Looking for info on a towing vehicle

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firesq5

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Jan 25, 2013
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18
Im new to the forum and not sure where to post this ?.  I have a 27 ft. TT thats #6000 dry and approx. #7500 fully stocked. Im thinking of getting a Tundra with a tow capacity of #10400 but I dont know the fuel cunsumption while towing. Does anyone have a similar setup or can anyone offer any suggestions. Thanks :)
 
Typical gas motor will see 8-10 towing MPG.  If you get 11 get really excited.  If your worried about fuel economy then maybe your in the wrong place.
 
I'm getting 9-10 with my Yukon XL now, but it's only rated for #7400 and it has about 160k miles. I'm retiring at the end of July and want to get a new/newer vehicle. I dont want to get into a diesel because it will be used around town more than for towing. I just don't want to get a truck that gets 5 mpg while towing.
 
Look at one of the 07 or earlier diesels.  While they do not have the latest greatest gadgeta, pulling a medium size trailer you can do better than a comparable gas motor truck.  Pulling my 13,500 pound fiver last summer I saw as high as 12.5 and 18.5 non towing.  This at high elevations from a truck that is a later model diesel with 4.10 rear end dually.  Pulling lighter with better gearing you could easily get 13 and 20 non towing.  E earlier diesels dare hindered with all the emission junk so fuel economy is better and they are not the problems in town as the mid (07-11) trucks have experienced.
 
We averaged 13 mpg while towing a 11,000 lb trailer with a Ford diesel, but that was a dozen years ago, before the EPA fixed the diesel pollution problem.
 
Gary RV Roamer said:
We averaged 13 mpg while towing a 11,000 lb trailer with a Ford diesel, but that was a dozen years ago, before the EPA fixed the diesel pollution problem.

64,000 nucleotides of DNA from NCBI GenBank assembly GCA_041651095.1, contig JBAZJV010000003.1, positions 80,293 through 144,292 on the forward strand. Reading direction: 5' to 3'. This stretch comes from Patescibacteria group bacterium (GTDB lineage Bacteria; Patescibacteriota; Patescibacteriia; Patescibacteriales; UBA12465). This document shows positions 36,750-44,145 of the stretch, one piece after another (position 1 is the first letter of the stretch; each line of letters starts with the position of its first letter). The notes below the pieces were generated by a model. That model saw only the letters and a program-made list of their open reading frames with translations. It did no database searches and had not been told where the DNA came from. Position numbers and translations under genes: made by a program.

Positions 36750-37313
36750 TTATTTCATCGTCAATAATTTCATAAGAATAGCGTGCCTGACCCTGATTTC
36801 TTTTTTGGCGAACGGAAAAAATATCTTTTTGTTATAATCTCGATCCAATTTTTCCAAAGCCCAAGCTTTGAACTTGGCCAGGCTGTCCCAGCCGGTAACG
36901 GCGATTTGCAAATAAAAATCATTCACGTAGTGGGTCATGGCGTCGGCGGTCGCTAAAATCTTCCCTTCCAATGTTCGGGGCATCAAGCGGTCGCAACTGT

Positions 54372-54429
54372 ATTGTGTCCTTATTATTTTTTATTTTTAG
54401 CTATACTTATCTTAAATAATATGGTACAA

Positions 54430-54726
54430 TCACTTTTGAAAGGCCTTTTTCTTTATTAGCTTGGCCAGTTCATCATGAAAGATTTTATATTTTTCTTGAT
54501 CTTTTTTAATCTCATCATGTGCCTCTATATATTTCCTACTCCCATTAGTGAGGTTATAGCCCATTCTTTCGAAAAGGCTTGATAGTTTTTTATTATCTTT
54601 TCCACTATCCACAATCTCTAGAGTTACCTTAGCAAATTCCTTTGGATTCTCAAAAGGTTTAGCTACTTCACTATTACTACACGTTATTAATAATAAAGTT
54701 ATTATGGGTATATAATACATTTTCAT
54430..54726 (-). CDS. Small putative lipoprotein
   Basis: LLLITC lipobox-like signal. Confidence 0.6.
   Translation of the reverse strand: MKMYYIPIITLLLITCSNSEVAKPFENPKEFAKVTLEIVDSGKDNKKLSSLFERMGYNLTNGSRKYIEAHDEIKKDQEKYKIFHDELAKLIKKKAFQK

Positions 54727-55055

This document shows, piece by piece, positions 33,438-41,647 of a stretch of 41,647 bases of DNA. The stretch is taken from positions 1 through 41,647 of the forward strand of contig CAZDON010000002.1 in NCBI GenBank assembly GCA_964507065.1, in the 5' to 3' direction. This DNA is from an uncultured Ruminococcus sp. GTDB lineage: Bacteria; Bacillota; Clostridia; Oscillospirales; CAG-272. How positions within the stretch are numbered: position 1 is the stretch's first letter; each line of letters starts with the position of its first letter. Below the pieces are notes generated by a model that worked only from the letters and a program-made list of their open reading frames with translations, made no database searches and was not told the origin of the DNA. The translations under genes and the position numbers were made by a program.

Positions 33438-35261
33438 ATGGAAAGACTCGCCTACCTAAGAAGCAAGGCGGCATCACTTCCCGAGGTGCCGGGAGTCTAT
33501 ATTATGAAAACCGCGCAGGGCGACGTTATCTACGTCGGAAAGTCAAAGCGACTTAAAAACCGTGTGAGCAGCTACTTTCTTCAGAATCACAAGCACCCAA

One of the few reason I don't upgrade to newer truck...  ;)
 
I know that there seems to be some who are not in favor of diesels. As a ranch owner I have owned numrous piclup trucks over the years We use light Dodge RAM 1500 trucks for local ranch work. For hauling and towing ranch and RV trailers, we have used RAM 3500 Duallies for years, with Cummins Diesels as long as Dodge has offered them.

With our experience, I would never own a 2500 or 3500 or larger truck to be used for hauling or towing that was not diesel. The original slightly larger cost over gas engines is more than made up with better fuel ecomomy, more power, longer useable life, and equally, if not easier, driving ability loaded or empty, towing or not towing. Furhermore, for hauling and towing we have learned to get the Diesel with dual rear wheels.
 
firesq5 said:
I'm getting 9-10 with my Yukon XL now, but it's only rated for #7400 and it has about 160k miles. I'm retiring at the end of July and want to get a new/newer vehicle. I dont want to get into a diesel because it will be used around town more than for towing. I just don't want to get a truck that gets 5 mpg while towing.

You shouldn't get 5 mpg on any modern EFI gas pickup.  Even my 24 year old 460 Ford F250 gets 8-9 pulling a 7700 lbs trailer.  The key is keeping your speed down.  Gas mileage plummets above 55 mph in my experience.  And I agree with the guys above....my next truck will be a diesel.  I tow in elevations up to 9700', and the gasser really starts to wheeze in the thin air.

If you get a 6.0 Chevy 2500 gasser with the 4.10 gears, you should still get 8-9 mpg towing. 
 
I pulled an 8K lb TT with 2011 Tundra. They are a great tow vehicle. I just recently switch to a 2012 Chevy Deramax only because I want to upgrade to a large 5th/w and the Tundra wasn't rated to carry the pin weight. If you are planning to stay with a TT that is around 8K lbs the Tundra will easily do everything you need and you can buy a lot of gas for the difference in price between a Diesel and Gas powered truck. I got between 10 and 11 mpg with the Tundra if I kept the speeds down around 60 mph and I get between 12 and 13 with the diesel pulling the same trailer. Diesel is about $1.00 more a gal so the gas motor was a little cheaper to run.

If your future might include a larger trailer, as mine did, then a diesel might be the way to go. It is with the larger trailers the diesels really start to strut their stuff.
 

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